From what I can remember, the first time they tried to teach me pattern recognition was in sixth grade. My opinion was and is that only serial killers and mormons pay attention in sixth grade and as a result I find my skills lacking. I think that if I had a proper concept of pattern recognition, I wouldn’t have woken-up laying face-down in my best friend Jordan’s bed last New-Years. I could have been micro-waving some left-over stir-fry and watching the New Year’s parade; satisfied with having survived another year. However, rather than settling into my own well-established couch groove, I found myself struggling to get comfortable in the one Jordan’s body had imprinted into her bed. Naturally it was my best friend’s husband, Nate-- Nathan, whose skinny body was settled on the other-side. The pale blue eyes my friend used to blush just talking about were turned towards the wall, towards an ugly abstract painting Jordan had bought the year before. Even though I couldn’t see his face the irregular rise and fall of his chest gave away that he was only pretending to sleep. It sounds stupid, but it was laying there; staring at the hairy back of my best friend’s ‘first love’ that I realized I could have avoided my position. Had I been able to really understand the events leading up to that morning and my own part in them, I could have saved so many people so much grief. It’s strange to take pause and consider the people who could still be in my life, had I learned fractions and long-division rather than how to kiss with tongue and steal from teachers.
I’m sure it’s not an issue, but don’t pity my situation. It isn’t as though it snuck up on me. Despite my poor sense of prediction, I was fully aware of what Nathan and I were doing. The part I should have recognized sooner was exactly how it would impact the people we loved the most, which is to say Jordan and my brother, Tim. It was selfish of me, but I honestly didn’t think about them for a second until they were forced into my mind by the sobering light of the morning after. It wasn’t for lack of time or opportunity, I barely had to do a thing other than follow Nathan’s lead. It was a thing of beauty, the way he lead me that night. I was aware of where the evening was going from the moment he called me up, the alcohol had already made his voice sweet and heavy, but I still found myself surprised by every twirl or hesitation in his box-step. “Nadine? You doing anything?” He’d asked me over the phone, his voice wearing it’s dancing shoes, making it lower and more confident than normal. I told him I wasn’t. “Great,” he replied, “want to come over and watch the New Years countdown with me? If you don’t have any plans for later, I mean?” In fact the only plans I’d had for the night were to watch ‘Sixteen Candles’ again, cry and resolve that I wouldn’t spend the next new years alone. “Sure, of course. Do you want me to bring anything?” Who could blame a girl for choosing to dance?
I still remember the details of that night pretty clearly, considering the volume of alcohol that was in my system. We stuck to the events Nathan had proposed over the phone for the first hour or two. We drank modest glasses of champagne and watched the count-down, danced the even box-step of drunk friends. We probably sat there on his couch for a good thirty minutes after midnight passed, just exchanging banalities about the weather and music and whatever it is that people like us talk about when we’re drunk together. Eventually we’d lowered our guards enough to allow for the kind of talk that the evening demanded, “Are you making a resolution this year?” He asked, finishing off his festive glass of champagne. I replied too quickly to be convincing when I said, “Oh, you know. Gain weight, drink more, pray less, take up smoking again...” He laughed but moved closer, “No, seriously, what’s your resolution? I’ll tell you mine if you tell me yours.” He was treating me like a kid but his baiting wasn’t working, I responded as casually as I could, “Sorry, it’s private.” He stood up and put his hands on his hips mock-sternly, “Well then, if you won’t tell me your real one let me help you with one of your others.” He piped cheerfully, stepping out of the living-room and into the adjoining kitchen. When he came back he was holding an oversize bag of nachos in one hand and a magnum of wine in the other. “How perfect,” I thought, “how couldn’t I sleep with him now?” I stopped. It was the first time I’d actively let the thought process pass through my mind that maybe I wanted to have sex with Nathan. Up until that point every come on and flirtatious movement had been accompanied in my head by an insincere commentary of “I hope he realizes we’re just friends, I could never do that to Jordan.” Naturally, it was me who suggested we opened the wine first.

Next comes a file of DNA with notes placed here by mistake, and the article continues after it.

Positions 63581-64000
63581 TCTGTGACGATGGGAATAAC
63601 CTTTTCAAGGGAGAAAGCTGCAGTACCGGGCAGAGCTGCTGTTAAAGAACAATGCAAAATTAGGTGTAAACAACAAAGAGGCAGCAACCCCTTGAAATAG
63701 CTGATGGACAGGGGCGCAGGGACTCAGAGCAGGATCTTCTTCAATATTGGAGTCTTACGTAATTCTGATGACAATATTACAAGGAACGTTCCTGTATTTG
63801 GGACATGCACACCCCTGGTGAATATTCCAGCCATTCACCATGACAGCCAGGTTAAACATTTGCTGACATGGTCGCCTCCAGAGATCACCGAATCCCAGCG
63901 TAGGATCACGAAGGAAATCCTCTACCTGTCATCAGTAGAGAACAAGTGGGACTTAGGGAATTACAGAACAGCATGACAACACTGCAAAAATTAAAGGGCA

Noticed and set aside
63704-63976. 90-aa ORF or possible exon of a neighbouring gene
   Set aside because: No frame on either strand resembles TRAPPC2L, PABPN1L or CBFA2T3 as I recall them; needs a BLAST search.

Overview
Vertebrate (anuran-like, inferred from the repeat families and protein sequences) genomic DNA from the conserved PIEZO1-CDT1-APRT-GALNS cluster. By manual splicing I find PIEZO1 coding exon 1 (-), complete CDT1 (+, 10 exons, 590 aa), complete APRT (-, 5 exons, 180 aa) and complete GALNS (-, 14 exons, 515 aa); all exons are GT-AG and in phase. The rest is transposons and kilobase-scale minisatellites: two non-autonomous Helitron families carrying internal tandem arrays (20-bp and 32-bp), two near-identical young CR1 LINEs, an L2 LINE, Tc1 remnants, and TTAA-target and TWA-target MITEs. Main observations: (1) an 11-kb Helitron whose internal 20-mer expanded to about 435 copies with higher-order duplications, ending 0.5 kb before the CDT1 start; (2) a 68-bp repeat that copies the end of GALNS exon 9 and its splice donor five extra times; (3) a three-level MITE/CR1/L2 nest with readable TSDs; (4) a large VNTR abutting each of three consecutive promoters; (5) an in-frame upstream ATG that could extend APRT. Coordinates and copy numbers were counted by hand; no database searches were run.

An hour later a quarter of the bottle was gone and we’d come back to the topic of our New Years resolutions. My feet were sitting in his lap and he was massaging them with the palms of his hands. It wasn’t a sensual thing so much as the result of my complaining about the way the shoes I wore killed my feet. It was pleasant in a clumsy way. With my feet resting in his lap I was reminded of just how thin Nate had gotten over the past year. Even though he was holding my feet up I could feel the lack of substance beneath his dark jeans. The animals battling through his body had left no loose skin in their wake. The familiar devastation of his chemotherapy was draped like crop-dust on the cancer destroying his body. He’d kept his hair but his body had thinned out rapidly, at least thats what Jordan had told me, this was the first time I actually experienced his skeletal new figure first-hand. It was unsettling to think about how quickly his body had taken it’s new more severe shape. He’d been muscled before, not incredibly but enough that when it disappeared you noticed. His body was whittled down by the chemicals to a sad coat of skin draped on a mess of angular bones.